And, if indeed, it turns out that what’s good for the goose, is good for the gander,
then why NOT a global Truth and Reconciliation … consider?
For indeed, for brothers’ keepers, piecemeal peace, is no answer;
Nelson’s legacy’s … the power … to forgive and forget … to live … together.

Treat Ye Others as Ye Would Have Others … Treat Thee (III)

The Golden Rule or the ethic of reciprocity is a maxim, ethical code or
morality that essentially states either of the following: One should treat
others as you would like others to treat oneself, OR,
one should not treat others in ways that one would not like to be treated.

The Golden Rule can be found in the early contributions of Confucianism,
but the concept’s framework appears prominently in many religions,
including Hinduism, Buddhism, Taoism, Zoroastrianism,
and the rest of the world’s major religions.

That’s quite a pedigree, as maxims go. Ergo, ought not a learning-impaired
humanity adopt it as the more secular-friendly and simplified
equivalent of an ethical code or morality, more than enough, sufficiently dignified
to bring hope … to this fractious status quo … disordered.

For brothers’ keepers in this fractious status quo, piecemeal peace, is no answer;
but the late great Nelson Mandela’s visionary model may yet deliver
us from the more or less continuous anarchy … that seemingly … ever and ever,
haunts humanity. But what’s good for the goose, is good for the gander.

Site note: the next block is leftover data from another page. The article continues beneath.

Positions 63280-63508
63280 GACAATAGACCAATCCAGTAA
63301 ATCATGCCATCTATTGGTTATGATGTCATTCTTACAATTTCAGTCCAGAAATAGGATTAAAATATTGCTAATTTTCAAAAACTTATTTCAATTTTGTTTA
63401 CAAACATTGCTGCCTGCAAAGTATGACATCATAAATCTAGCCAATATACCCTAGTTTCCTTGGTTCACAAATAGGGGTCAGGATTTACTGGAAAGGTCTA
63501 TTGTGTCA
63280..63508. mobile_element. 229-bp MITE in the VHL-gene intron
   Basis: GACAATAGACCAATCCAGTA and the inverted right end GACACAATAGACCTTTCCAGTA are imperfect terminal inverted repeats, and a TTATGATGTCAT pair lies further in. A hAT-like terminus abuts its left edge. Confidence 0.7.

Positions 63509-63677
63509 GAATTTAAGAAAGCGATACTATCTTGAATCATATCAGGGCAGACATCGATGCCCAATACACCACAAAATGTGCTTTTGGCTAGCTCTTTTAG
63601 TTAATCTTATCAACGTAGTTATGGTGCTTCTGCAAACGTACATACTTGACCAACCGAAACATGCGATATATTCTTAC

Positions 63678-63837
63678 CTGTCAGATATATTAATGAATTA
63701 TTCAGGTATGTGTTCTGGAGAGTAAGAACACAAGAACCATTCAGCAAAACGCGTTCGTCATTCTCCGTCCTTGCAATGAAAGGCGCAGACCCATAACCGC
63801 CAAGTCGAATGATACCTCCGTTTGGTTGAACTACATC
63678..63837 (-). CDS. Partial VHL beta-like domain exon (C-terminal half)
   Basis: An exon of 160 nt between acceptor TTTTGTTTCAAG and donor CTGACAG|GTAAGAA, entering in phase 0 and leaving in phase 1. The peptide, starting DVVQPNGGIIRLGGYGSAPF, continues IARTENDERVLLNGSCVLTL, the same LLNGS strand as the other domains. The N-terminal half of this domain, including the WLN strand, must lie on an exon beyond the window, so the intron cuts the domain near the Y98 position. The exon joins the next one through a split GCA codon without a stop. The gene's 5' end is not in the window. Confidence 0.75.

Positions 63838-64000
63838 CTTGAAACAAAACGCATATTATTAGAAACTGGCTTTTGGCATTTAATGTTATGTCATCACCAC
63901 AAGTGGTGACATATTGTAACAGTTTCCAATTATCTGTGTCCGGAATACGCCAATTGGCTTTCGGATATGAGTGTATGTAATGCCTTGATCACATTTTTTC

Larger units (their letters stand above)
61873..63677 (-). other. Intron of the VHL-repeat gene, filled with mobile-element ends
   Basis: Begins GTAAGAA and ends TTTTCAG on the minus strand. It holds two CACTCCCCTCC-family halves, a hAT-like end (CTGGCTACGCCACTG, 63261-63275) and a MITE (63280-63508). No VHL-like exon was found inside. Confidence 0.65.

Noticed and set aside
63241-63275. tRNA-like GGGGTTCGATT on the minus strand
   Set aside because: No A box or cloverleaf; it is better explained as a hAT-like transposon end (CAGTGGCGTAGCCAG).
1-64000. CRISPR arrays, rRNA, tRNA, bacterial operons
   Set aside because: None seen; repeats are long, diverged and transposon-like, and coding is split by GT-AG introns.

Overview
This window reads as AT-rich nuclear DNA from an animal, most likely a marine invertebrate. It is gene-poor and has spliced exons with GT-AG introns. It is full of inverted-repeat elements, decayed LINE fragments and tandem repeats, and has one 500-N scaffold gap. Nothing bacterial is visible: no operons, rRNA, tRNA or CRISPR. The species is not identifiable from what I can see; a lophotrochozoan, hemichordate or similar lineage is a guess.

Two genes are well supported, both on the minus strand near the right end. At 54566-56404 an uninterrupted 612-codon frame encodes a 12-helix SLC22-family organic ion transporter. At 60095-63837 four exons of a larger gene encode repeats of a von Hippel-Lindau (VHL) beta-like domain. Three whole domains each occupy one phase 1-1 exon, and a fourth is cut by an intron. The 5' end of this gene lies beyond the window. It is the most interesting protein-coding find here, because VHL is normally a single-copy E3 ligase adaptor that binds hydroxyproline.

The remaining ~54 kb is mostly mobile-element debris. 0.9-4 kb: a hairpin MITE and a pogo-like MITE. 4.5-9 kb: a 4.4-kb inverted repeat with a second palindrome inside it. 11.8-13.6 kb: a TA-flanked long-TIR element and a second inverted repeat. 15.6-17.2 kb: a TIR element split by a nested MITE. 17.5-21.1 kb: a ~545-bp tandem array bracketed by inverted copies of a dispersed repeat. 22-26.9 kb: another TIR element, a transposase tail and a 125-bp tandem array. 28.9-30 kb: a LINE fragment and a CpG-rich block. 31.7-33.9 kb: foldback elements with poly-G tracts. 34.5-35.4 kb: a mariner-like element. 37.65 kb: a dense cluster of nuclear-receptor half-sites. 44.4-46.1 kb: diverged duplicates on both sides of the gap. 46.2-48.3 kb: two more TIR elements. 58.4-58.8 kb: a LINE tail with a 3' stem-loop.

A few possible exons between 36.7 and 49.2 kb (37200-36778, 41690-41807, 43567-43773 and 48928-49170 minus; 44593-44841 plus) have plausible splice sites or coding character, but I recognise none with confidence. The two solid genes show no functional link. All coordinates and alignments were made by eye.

And, if indeed, what’s good for the goose, is good for the gander.
then why not a GLOBAL Truth and Reconciliation … consider?
For indeed, for brothers’ keepers, piecemeal peace, is no answer;
Nelson’s legacy is the power, to forgive and forget … to live … together.

Treat Ye Others as Ye Would Have Others … Treat Thee (II)

The Golden Rule or the ethic of reciprocity is a maxim, ethical code or
morality that essentially states either of the following: One should treat
others as you would like others to treat oneself, OR,
one should not treat others in ways that one would not like to be treated.

The Golden Rule can be found in the early contributions of Confucianism,
but the concept’s framework appears prominently in many religions,
including Hinduism, Buddhism, Taoism, Zoroastrianism,
and the rest of the world’s major religions.

That’s quite a pedigree, as maxims go. Ergo, ought not a learning-impaired
humanity adopt it as the more secular-friendly and simplified
equivalent of an ethical code or morality, more than enough, sufficiently dignified
to bring hope … to this fractious status quo … disordered.

Treat Ye Others as Ye Would Have Others … Treat Thee (I)

The Golden Rule or the ethic of reciprocity is a maxim, ethical code or
morality that essentially states either of the following: One should treat
others as you would like others to treat oneself, OR,
one should not treat others in ways that one would not like to be treated.

The Golden Rule can be found in the early contributions of Confucianism,
but the concept’s framework appears prominently in many religions,
including Hinduism, Buddhism, Taoism, Zoroastrianism,
and the rest of the world’s major religions.